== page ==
7 Shocking Uses for Electricity

Electricity has been sold as a wonder cure for everything from rheumatism to brain fog. Here are 7 examples of some of its more creative uses.

Man sitting on a chair with his bare legs stuck in electrified buckets.

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In the Victorian era, inventors and con-men alike promised that electricity could ease ailments, improve vigor, and…warm your prostate? Here are seven inventions that employed electricity in alarming ways.

The Belt of Life

An ad for an electric powered belt
An ad for The Belt of Life from the January 17, 1885 issue of The Saturday Evening Post

The Belt of Life was flexible voltaic battery that you wore around your waist or other body part, and which generated a low electrical charge. As with many Victorian era “cures,” it claimed to treat a wide variety of ailments, from lumbago to deafness. The belts were wildly popular in the United States, with at least a dozen companies vying for the public’s business.

The Temple of Health and Hymen Celestial Bed

Illustration of Dr. James Graham
Dr. James Graham (John Kay, Wikimedia Commons, 1785)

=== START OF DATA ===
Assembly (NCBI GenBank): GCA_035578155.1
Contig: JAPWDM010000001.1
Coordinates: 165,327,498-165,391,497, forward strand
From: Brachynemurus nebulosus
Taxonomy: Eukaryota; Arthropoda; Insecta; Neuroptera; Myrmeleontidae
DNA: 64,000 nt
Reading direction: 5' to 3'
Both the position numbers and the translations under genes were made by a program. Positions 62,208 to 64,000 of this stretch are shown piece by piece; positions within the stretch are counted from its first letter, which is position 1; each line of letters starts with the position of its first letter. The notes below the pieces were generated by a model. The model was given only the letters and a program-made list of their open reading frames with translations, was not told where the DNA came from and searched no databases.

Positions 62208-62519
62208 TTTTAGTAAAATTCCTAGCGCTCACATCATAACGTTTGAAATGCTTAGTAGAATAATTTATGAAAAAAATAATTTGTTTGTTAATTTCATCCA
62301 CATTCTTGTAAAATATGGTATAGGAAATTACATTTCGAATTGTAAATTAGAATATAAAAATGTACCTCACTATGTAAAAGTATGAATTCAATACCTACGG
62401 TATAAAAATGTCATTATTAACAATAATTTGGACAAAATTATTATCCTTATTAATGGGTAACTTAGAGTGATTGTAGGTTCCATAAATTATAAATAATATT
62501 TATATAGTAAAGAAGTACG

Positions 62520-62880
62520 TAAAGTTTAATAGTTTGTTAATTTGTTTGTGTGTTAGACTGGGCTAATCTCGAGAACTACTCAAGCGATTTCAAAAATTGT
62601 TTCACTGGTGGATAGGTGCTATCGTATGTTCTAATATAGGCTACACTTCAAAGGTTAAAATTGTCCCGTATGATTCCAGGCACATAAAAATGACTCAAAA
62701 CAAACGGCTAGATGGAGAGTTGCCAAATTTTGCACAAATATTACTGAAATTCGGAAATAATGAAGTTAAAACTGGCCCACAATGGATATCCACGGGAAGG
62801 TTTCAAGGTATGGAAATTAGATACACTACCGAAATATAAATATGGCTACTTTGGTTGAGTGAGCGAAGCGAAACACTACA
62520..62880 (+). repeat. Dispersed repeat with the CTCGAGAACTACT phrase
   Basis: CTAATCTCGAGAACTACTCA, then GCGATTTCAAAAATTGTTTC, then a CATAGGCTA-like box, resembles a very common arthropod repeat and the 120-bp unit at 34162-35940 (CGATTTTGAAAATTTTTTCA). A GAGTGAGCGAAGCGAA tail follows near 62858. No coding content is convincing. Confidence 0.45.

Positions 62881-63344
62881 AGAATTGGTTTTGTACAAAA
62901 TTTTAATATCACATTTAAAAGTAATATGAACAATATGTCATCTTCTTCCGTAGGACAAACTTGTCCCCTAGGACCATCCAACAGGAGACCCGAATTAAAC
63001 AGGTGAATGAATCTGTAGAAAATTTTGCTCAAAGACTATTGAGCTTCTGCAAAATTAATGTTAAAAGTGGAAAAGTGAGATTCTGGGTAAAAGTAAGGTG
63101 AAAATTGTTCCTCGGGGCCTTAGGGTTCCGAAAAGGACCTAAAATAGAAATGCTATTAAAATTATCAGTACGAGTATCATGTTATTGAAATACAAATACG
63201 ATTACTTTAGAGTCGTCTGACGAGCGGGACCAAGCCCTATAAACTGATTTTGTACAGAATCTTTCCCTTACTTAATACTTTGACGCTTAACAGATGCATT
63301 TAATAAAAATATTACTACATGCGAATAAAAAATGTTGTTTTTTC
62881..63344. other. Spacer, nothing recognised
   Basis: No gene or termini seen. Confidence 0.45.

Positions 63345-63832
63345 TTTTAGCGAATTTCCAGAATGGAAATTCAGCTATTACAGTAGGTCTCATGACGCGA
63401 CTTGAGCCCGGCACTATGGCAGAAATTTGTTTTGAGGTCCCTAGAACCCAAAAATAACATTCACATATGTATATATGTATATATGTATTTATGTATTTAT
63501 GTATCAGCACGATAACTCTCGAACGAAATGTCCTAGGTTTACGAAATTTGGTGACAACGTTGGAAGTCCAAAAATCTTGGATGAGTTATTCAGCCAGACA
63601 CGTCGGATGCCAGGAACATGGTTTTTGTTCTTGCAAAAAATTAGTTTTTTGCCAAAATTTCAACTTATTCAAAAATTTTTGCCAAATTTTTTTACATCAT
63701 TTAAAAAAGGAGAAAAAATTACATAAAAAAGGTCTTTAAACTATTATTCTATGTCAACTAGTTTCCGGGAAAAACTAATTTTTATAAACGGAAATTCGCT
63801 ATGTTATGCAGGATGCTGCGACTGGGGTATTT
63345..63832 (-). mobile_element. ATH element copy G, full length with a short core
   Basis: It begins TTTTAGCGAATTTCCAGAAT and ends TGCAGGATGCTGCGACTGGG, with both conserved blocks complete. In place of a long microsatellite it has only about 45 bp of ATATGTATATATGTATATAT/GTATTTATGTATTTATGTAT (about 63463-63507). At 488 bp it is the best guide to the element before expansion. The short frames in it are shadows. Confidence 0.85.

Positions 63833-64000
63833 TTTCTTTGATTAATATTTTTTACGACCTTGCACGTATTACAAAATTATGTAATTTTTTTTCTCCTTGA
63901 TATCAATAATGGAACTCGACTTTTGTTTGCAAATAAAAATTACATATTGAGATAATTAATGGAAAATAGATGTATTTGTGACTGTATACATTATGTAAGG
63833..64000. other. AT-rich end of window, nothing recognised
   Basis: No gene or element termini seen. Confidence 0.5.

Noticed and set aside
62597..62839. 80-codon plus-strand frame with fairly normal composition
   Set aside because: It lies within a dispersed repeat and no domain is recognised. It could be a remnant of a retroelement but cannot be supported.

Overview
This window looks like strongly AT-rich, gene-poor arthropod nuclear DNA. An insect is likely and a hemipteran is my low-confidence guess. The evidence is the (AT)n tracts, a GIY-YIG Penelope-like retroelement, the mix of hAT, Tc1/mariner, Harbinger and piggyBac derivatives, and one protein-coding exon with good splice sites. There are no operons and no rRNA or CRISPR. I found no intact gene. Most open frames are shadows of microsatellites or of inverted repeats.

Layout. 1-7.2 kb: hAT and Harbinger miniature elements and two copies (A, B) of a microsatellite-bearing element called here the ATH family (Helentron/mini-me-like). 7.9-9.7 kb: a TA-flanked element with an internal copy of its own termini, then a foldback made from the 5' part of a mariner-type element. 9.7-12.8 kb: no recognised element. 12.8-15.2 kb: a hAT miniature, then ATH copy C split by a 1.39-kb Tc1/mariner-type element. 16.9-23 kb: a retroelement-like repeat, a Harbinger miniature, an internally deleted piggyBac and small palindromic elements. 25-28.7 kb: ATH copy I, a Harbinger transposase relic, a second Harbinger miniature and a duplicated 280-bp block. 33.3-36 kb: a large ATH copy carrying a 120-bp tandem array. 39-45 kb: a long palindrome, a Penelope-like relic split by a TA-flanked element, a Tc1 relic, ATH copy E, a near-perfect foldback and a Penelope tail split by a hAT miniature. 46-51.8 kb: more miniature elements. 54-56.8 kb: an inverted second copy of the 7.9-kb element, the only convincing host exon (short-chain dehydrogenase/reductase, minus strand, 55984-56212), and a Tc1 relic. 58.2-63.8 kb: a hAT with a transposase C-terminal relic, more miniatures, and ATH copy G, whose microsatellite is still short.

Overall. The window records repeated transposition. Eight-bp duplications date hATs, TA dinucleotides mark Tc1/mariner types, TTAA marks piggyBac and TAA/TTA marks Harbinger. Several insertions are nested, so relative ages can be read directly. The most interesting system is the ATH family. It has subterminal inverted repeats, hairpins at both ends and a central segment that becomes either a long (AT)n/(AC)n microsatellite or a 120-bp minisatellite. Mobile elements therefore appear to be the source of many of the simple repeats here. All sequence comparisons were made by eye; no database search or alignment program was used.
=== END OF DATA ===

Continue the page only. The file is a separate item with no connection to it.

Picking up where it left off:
The Celestial Bed was created in 18th century London by sexologist James Graham. Graham lived in Philadelphia in his 20s and became familiar with Ben Franklin’s electricity experiments, which piqued his interest in using electricity to cure patients. The bed was meant for couples who were trying to conceive, and featured a tilting frame, flowers, “oriental fragrances,” organ music, and even turtle doves. On top of all this, the couple experienced electromagnetic stimulation.

Electric Bath

Article describing the Schnee bath
Schnee’s four-cell electric bath (Wellcome Gallery, Wikimedia Commons via the Creative Commons Attribution 4.0 International license) (Click to Enlarge)


Man demonstrating the Schnee Bath device
Schnee bath, c. 1915 (U.S. National Library of Medicine)

These baths, often used to alleviate joint pain, allowed a patient to be treated without disrobing completely (a significant advantage in the Victorian era). Separate currents could be run through each tub. These electric baths are still used today in alternative medicine.

Electric Corset

Advertisement Dr. Scott's Electric Corset
Dr. Scott’s Electric Corset (New York Public Library Digital Collection)

For $1 to $3, your corset would cure you of “Nervous Debility, Spinal Complaints, Rheumatism, Paralysis, Numbness, Dyspepsia, Liver and Kidney Troubles, Impaired Circulation, Constipation, and all other diseases peculiar to women.”

Electric Hairbrush

Dr. Scott Electric Hairbrush advertisement
Dr. Scott’s Electric Hairbrush (Harper’s Weekly, 1882)

If you could electrify it, Dr. Scott made it. In addition to his electric corset, the Dr. Scott line offered electric hair brushes, tooth brushes, and flesh brushes. His devices all contained magnetized iron rods, not actual electricity. But he knew that appealing to Americans’ keen new interest in all things electric would sell, and he was right.

Violet Ray

The Violet Ray device
A Violet Ray device ( Karl Bednarik, Wikimedia Commons via the Creative Commons Attribution-Share Alike 3.0 Unported license)